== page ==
RUSH: You remember we’ve discussed the Democrat Party and their identity politics problem?
I think it’s a problem. Identity politics. That’s Brittney Cooper, a classic example of identity politics. What somebody is, what they really think is irrelevant. All this surface stuff about them is what defines them. Here you have Obama, first African-American president, above criticism, insulated from criticism because any criticism is said to be racist, so the critics shut up and he has his way.
It was theorized the Democrats would try it next but the next female president, same thing: “Any criticism? Sexism! War on Women,” and thereby all the critics of Mrs. Clinton would shut up, and she would have her way. And then they would try it on the first Hispanic president and any criticism of the first Hispanic president would be bigotry or another form of racism. The media would level the charge and the critics would shut up, and the Hispanic president would have his way with no obstructions in the way.
Well, Josh Kraushaar has a piece here at National Journal. “Democrats Have an Identity-Politics Problem — In the Obama era, Democrats have become a party defined by identity. What happens when they run out of candidates who can excite their diverse base?” He starts out with this question: “[A]s the competitive GOP field grows larger by the day is why Hillary Clinton is barely being challenged for the Democratic nomination. And the answer lies within the changing nature of her party.
“It’s not because she’s capable of raising record sums of money. … It’s not because she’s a Clinton.” That’s not why she’s the only Democrat seen with a chance. “It isn’t because she’s a strong campaigner. … And it’s not primarily because the Democrats have a fairly weak bench of presidential prospects — even though that’s an important contributing factor. … No, the main reason why Clinton is a near-lock for the nomination is that Democrats have become the party of identity.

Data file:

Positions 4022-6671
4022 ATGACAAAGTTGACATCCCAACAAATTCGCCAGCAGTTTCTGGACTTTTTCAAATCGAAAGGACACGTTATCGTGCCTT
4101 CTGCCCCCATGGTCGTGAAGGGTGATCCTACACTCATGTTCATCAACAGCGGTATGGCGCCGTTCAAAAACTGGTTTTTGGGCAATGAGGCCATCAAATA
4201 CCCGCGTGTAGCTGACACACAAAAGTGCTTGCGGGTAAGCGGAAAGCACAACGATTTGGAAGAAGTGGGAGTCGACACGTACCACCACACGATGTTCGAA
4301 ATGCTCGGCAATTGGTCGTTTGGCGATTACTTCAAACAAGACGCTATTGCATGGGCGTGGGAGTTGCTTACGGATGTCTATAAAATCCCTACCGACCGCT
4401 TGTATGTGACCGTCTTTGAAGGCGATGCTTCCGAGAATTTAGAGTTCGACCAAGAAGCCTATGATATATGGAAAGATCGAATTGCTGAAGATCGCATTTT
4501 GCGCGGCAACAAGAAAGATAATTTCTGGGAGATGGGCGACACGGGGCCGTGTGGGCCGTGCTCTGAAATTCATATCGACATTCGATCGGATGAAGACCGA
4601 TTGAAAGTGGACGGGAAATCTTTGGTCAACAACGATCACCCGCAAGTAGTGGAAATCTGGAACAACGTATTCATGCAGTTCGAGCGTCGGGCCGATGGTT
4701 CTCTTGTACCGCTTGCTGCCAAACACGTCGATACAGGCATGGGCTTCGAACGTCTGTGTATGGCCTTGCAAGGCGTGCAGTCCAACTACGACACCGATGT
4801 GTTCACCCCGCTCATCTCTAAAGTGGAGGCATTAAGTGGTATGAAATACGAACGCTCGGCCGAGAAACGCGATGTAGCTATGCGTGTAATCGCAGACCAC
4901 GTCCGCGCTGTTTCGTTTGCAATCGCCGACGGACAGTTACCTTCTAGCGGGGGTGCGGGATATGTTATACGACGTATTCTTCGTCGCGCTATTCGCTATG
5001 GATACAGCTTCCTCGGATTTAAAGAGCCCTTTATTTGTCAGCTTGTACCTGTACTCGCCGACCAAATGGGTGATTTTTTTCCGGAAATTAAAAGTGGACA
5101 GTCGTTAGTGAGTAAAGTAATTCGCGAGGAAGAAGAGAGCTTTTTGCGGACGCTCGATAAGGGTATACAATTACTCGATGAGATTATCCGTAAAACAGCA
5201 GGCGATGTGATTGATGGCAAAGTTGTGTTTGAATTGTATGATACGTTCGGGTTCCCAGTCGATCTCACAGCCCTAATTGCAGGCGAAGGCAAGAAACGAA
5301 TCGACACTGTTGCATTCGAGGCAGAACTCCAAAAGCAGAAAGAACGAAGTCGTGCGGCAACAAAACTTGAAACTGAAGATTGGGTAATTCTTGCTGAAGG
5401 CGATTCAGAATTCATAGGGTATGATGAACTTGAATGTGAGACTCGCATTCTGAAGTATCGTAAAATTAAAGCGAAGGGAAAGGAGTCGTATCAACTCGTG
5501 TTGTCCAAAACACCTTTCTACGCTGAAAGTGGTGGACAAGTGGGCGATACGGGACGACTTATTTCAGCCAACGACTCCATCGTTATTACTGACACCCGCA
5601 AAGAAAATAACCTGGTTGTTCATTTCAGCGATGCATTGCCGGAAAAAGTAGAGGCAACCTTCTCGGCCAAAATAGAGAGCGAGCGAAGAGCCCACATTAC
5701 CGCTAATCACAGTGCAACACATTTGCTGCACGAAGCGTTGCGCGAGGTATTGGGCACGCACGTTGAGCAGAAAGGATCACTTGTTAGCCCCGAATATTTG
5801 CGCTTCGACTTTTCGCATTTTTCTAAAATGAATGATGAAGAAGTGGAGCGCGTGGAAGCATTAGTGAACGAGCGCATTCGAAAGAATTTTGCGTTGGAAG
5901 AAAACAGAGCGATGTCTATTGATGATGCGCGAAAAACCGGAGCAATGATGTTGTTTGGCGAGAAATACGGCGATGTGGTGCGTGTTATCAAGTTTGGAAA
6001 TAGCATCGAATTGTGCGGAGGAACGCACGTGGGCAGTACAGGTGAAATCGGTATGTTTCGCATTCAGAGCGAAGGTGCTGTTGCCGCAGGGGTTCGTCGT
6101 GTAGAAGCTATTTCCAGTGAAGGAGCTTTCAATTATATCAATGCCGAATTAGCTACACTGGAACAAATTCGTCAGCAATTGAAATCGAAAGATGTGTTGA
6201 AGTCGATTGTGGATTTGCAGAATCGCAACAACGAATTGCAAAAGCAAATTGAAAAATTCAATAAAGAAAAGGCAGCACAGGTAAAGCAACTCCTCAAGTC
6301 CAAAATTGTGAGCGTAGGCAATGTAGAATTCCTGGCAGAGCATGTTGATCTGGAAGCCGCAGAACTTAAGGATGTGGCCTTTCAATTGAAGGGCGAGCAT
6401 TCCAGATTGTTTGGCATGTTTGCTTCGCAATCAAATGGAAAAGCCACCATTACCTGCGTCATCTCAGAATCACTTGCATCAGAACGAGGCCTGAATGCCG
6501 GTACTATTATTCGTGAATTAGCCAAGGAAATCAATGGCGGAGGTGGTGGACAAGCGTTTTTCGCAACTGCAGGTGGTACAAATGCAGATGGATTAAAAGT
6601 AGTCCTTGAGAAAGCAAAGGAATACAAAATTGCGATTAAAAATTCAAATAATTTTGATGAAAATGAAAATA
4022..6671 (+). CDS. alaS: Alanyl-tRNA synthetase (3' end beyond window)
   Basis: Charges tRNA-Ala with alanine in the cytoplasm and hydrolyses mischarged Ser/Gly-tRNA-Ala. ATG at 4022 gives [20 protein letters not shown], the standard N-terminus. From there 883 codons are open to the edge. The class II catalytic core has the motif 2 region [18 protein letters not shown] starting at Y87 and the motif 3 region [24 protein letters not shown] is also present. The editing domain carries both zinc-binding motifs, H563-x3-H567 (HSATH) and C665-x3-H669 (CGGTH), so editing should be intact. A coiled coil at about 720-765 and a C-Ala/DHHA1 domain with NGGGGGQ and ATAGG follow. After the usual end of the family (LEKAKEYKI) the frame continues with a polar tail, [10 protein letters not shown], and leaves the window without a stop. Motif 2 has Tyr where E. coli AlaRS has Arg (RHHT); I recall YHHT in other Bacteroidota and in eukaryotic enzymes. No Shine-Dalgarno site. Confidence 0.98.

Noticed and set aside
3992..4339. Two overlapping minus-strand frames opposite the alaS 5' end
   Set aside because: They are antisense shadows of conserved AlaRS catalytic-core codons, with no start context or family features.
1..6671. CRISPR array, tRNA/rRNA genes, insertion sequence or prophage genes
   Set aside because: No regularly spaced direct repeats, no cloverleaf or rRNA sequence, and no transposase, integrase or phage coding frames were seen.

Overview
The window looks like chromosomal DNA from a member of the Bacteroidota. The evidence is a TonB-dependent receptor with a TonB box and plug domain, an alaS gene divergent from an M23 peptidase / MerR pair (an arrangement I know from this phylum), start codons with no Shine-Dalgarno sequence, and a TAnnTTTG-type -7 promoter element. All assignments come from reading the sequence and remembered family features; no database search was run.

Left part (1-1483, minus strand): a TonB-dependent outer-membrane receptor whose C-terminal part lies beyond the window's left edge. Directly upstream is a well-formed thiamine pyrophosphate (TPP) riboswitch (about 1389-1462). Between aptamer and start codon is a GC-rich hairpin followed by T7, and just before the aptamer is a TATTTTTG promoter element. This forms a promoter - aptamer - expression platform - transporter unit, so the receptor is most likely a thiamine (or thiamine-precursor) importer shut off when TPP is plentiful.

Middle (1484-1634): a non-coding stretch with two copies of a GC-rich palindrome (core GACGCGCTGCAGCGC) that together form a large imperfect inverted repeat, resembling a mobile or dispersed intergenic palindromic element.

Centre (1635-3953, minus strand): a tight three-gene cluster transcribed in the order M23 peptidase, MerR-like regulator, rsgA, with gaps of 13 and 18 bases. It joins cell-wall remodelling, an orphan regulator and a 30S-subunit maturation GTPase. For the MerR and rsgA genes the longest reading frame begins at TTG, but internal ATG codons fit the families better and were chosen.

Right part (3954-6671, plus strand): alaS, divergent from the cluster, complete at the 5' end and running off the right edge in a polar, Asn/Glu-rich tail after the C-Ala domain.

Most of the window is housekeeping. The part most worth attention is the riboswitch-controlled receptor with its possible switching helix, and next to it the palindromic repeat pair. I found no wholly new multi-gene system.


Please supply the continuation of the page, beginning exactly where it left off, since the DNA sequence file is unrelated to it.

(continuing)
“They’re now dependent on a coalition that relies on exciting less-reliable voters with nontraditional candidates. President Obama proved he could turn out African-American, Hispanic, and young voters to his side in 2012 even as they faced particularly rough economic hardships” brought on by his policies. “As the first female major-party nominee for president, Clinton hopes to win decisive margins with women voters and is planning to run on that historic message — in sharp contrast to her campaign’s argument playing down that uniqueness in 2008.”
See, in 2008 she didn’t hype the fact that she’d be the first female president. But that’s now the window. Now she’s gonna do it after seeing how successful it was for Barack Hussein O. “One of the paradoxes of today’s Democratic Party is that, despite the increasing importance of a diversified voting coalition, the party is drastically underrepresented by talented nonwhite politicians…” That’s an oxymoron, “talented nonwhite politicians”?
I’m just kidding.
“[T]he party is drastically underrepresented by talented nonwhite politicians in its congressional, gubernatorial, and statewide ranks. The great irony of Obama’s presidency is that by playing to his progressive base so much, Obama oversaw the collapse of his party at the local level,” and, by the way, there is no doubt about that. You don’t hear about it because it isn’t written. But in 2010 and 2014, the Democrat Party lost close to over a thousand seats nationwide, all the way down the ballot.
“For all the GOP’s recent internal struggles, the dividing lines within the party have primarily been over policy… Among Democrats, the dividing lines are” about identity and who’s “authentically” X. Who’s an authentic African-American? Who’s an authentic feminazi? Who is an authentic women? Who’s an authentic Hispanic? Who’s an authentic illegal. All of that. They’ve gotten into internal arguments about this, all surface. National Journal is not a conservative publication. This means they’re worried this out there.
It’s quite a lengthy piece. I’m just giving you some of the highlights.